Galilee Elementary School was overcrowded and only had two rooms, and most of the desks were used as well as the rest of the furniture. Mrs. Nanna P. Morton had grades 1-4 packed in one half of the building and Mrs. Mary Dupee had grades 5-7 in the other half. We ate lunch in our seats and we always had a home-cooked meal prepared by Mrs. Robertson. We had outside toilets. Our “library” was a wall about 3 feet wide and 6 feet tall packed with used and sometimes very worn books. The Fun with Dick and Jane were all used for our classes and we never had any books with Black people being depicted as being other than in enslavement. Once more, we were being domesticated in mind, body, and spirit in the ways of structural and systemic racism.

We did, however, have one week – Negro History Week. It was started by Carter G. Woodson in 1937, and it was during this week that when we learned about Black people.

“When you control a man’s thinking you do not have to worry about his actions,” Woodson wrote in his book, “The Miseducation of the American Negro.” “You do not have to tell him not to stand here or go yonder. He will find his ‘proper place’ and will stay in it.” During that week, I learned about Booker T. Washington and George Washington Carver. My favorite Black people were not in the history books, though. They were the teachers who taught me, and I admired how they carried themselves and went out of their way to ensure we learned. I knew they loved me. Plus, I liked Mrs. Dupee’s clothes and her high-heeled shoes. They were upstanding Black women.

Here are two things that vividly stand out in my mind during this period.

Across the creek from us lived a white family. Their daughter always had what I considered “fancy, new dresses” that she wore all the time. My mother loved those dresses, too, but our family could not afford to buy those dresses new. So, my mother would buy them for $5, and she would wash and starch them and I wore them proudly as if they were spanking, brand new. I was the best dressed “Black girl” in Galilee School – in used dresses worn by a white girl. I had two favorite ones, a pink one with lace-caped sleeves and a white and grey one with drums, trumps, and cymbals.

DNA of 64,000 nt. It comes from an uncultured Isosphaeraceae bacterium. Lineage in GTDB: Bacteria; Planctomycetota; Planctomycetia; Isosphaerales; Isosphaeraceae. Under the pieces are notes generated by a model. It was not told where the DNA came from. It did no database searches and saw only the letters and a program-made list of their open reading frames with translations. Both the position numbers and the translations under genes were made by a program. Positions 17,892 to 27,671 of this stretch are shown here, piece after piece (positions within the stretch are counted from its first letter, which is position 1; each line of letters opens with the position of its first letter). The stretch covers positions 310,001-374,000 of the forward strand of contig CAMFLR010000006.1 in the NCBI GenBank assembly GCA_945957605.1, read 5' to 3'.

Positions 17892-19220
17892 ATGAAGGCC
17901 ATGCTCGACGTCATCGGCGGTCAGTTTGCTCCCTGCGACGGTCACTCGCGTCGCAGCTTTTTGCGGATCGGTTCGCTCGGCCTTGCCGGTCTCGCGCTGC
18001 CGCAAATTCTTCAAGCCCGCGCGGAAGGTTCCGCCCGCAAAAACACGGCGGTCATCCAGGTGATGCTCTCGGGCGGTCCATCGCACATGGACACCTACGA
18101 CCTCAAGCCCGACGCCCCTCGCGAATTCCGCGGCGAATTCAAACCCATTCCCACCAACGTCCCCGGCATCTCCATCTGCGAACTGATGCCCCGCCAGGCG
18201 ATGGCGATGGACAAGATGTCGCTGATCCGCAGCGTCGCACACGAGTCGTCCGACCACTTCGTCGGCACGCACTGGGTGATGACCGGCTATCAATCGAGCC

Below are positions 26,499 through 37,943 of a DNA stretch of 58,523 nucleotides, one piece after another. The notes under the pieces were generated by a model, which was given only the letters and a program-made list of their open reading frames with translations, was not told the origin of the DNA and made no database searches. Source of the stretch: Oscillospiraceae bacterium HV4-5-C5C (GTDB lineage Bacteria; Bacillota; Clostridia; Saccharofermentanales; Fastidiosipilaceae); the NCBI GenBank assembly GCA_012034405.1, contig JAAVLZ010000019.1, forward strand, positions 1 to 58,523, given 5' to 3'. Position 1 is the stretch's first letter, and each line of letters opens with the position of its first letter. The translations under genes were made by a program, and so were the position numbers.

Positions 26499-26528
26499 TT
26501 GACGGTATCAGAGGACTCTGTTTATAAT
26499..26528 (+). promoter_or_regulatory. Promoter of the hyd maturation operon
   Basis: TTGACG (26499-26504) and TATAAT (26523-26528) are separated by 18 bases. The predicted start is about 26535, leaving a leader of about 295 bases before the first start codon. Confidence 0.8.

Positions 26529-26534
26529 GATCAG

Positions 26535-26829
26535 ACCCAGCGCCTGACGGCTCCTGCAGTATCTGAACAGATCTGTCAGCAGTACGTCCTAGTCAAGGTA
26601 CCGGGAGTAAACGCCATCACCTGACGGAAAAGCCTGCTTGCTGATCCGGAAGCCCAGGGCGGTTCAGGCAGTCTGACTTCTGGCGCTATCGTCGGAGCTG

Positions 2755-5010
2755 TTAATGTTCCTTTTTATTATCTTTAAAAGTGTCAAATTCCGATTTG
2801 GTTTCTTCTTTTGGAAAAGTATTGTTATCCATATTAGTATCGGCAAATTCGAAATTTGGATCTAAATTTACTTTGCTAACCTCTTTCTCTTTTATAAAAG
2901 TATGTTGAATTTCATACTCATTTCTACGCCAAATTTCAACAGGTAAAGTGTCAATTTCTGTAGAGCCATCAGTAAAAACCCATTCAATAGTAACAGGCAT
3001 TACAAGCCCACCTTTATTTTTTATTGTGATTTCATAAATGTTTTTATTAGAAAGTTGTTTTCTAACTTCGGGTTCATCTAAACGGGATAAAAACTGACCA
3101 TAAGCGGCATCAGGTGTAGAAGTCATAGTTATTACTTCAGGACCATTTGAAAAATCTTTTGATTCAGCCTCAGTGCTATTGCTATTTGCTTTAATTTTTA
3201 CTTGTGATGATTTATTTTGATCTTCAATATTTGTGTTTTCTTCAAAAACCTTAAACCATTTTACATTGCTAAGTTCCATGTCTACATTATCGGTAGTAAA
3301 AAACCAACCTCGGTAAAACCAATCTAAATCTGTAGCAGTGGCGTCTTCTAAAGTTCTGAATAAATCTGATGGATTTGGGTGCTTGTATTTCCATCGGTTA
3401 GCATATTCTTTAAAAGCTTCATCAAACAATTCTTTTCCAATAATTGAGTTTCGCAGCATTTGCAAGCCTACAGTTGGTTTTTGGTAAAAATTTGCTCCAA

The other incident was when the Ku Klux Klan rode through our neighborhood.

In our neighborhood, we had a party-line telephone and there was a code that was used by those who had a phone to signal to the other families that the Klan was coming. On that night, I peeped out and I saw these grown men covered in white sheets on their horses. What a sight for my 10-year-old eyes. One that would forever be etched in my mind and cellular memory. My father was very protective and told us to hide. I remember being terrified as well as not understanding what was happening, All I knew was that I felt a sense of danger in the center of my stomach and my heart was beating fast. They rode past our house but preceded to burn a cross across the field on this neighboring white man’s property. Wow! A Burning Cross! Surely God had nothing to do with this. My father did say later he knew who some of those white men were.

Both the turmoil and fear robbed me of my inner innocence that night. But little did I know there was more to come. This was, I now know, a move to tame us, to imprint our minds and use fear to intimidate and keep us in our place. It was part of a grand plan of “systemic racism.”

When I reflect upon these early childhood memories now, I am so grateful for the opportunity to write about my experiences because I am a part of the solution to enlighten white Americans about being Black in America because Black Lives do Matter. I am Yemaja Jubilee and I grew up Black in Charlotte County.

To be continued…

Yemaja Jubilee is a poet, author, inspirational speaker, creative consultant, and TV/radio personality.